# Homework Help: A Particle's Velocity

1. Jan 24, 2010

### erok81

1. The problem statement, all variables and given/known data

A particle's velocity is described by the function $$v_x=kt^2 m/s$$, where k is a constant and t is in s. The particle's position at $$t_0$$=0 is $$x_0$$ = -6.90 . At $$t_1$$= 1.00, the particle is at $$x_0$$= 8.70 .

Determine the units of k in terms of m and s.
2. Relevant equations

None

3. The attempt at a solution

So I really have no idea what this question is asking. I tried integrating the velocity equation then solving for c and eventually k getting a value of 46.8. It's online homework and it wouldn't take that, even if I added m/s to the end.

I am pretty sure what I tried isn't remotely close to what I am supposed to be doing. Any ideas?

2. Jan 24, 2010

### ideasrule

Aren't you supposed to be finding the units instead of calculating any numerical values? What unit do you multiply by s^2, the unit of t^2, to get m/s, the unit of v?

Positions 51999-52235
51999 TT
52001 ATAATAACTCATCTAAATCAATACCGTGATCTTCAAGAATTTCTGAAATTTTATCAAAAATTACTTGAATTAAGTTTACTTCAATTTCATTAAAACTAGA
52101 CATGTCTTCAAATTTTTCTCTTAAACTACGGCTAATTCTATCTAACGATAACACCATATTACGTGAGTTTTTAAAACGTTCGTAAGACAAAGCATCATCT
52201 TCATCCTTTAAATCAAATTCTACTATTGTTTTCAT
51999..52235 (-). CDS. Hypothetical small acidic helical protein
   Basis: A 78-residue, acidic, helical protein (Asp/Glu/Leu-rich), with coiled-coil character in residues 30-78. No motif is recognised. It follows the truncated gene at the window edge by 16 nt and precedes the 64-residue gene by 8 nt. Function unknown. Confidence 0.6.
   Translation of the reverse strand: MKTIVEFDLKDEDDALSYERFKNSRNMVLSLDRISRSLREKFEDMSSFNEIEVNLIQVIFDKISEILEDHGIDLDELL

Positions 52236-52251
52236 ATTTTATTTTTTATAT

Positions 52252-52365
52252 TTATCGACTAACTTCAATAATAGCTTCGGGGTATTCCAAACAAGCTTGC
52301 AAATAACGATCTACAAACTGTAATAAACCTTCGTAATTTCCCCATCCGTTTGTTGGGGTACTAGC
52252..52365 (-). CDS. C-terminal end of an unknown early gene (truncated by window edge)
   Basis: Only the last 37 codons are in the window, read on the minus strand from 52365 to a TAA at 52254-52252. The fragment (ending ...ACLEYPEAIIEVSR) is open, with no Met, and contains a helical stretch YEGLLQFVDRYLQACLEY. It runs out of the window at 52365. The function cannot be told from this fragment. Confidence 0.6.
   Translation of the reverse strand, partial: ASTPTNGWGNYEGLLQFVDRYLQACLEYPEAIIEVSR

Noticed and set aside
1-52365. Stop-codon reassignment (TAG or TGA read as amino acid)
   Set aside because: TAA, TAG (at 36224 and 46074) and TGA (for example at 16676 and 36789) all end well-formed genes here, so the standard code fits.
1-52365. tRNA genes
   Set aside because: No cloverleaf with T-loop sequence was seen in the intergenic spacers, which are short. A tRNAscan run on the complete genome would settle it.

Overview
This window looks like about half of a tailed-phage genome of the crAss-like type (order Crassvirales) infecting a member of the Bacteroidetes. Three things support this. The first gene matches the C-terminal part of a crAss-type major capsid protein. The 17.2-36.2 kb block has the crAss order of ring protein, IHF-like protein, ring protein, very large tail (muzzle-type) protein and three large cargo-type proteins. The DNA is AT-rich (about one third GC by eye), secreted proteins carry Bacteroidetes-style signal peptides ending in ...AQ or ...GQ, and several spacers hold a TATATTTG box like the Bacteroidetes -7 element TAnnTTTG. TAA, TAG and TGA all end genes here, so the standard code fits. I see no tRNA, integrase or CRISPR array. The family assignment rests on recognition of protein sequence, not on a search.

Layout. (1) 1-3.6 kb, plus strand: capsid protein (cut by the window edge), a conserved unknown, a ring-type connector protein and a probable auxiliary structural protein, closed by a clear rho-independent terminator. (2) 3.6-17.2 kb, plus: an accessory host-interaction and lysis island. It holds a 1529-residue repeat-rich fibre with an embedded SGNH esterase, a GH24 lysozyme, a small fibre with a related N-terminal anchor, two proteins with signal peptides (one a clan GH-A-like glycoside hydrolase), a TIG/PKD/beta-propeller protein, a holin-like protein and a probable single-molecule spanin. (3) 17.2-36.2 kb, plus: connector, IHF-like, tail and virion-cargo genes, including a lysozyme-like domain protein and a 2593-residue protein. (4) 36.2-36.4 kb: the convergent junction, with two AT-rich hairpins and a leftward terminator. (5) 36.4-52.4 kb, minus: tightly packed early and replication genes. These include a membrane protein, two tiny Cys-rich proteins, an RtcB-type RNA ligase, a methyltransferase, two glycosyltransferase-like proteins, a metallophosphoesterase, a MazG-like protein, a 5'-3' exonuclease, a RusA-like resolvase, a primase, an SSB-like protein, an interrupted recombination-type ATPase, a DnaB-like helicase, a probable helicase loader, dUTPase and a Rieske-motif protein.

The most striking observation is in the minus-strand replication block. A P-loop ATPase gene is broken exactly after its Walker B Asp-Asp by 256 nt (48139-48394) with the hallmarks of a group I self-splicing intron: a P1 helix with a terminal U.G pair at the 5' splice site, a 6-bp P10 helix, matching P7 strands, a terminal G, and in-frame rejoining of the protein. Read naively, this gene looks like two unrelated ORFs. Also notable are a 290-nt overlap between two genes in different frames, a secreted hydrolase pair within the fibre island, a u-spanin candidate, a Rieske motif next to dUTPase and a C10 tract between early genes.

3. Jan 24, 2010

### erok81

Yeah, you are right. Although I am almost more confused now. I seriously have no idea what I am supposed to do or what the answer is supposed to look like. It's a first for me so I am completely dumbfounded. :rofl:

Am I just supposed to get rid of the t^2 so k is alone with m/s?

For some reason I am always stumped on these extremely easy problems. I don't get them. It's pretty sad.

4. Jan 24, 2010

### ideasrule

Here's an example: if k has the unit "s", kt^2 would have the unit s^3 (s * s^2 = s^3). If k has the unit "m", kt^2 would have the unit ms^2 (m * s^2 = ms^3). What unit, multiplied by s^2, gives m/s? You can treat the units the same way you treat algebraic variables.

5. Jan 24, 2010

### erok81

m/s^3?

I think why I am so confused it because it already has m/s in the first part. Does that even matter?

6. Jan 24, 2010

### ideasrule

That's just to tell you that v is in m/s. It really shouldn't be written like that; I can see why it would confuse the hell out of a lot of students.

But yes, m/s^3 is right.

7. Jan 24, 2010

### erok81

Thank you, thank you, thank you. There is no way I would have figured that out on my own.

That original m/s was definately throwing me off. Since it almost seemed like it was already in m/s terms...almost.

Thanks again.

8. Jan 24, 2010

### erok81

On a side note the next question was to figure out the value for k. Which I had correct from my original incorrect answer. So that makes me feel a bit better about it.:tongue2: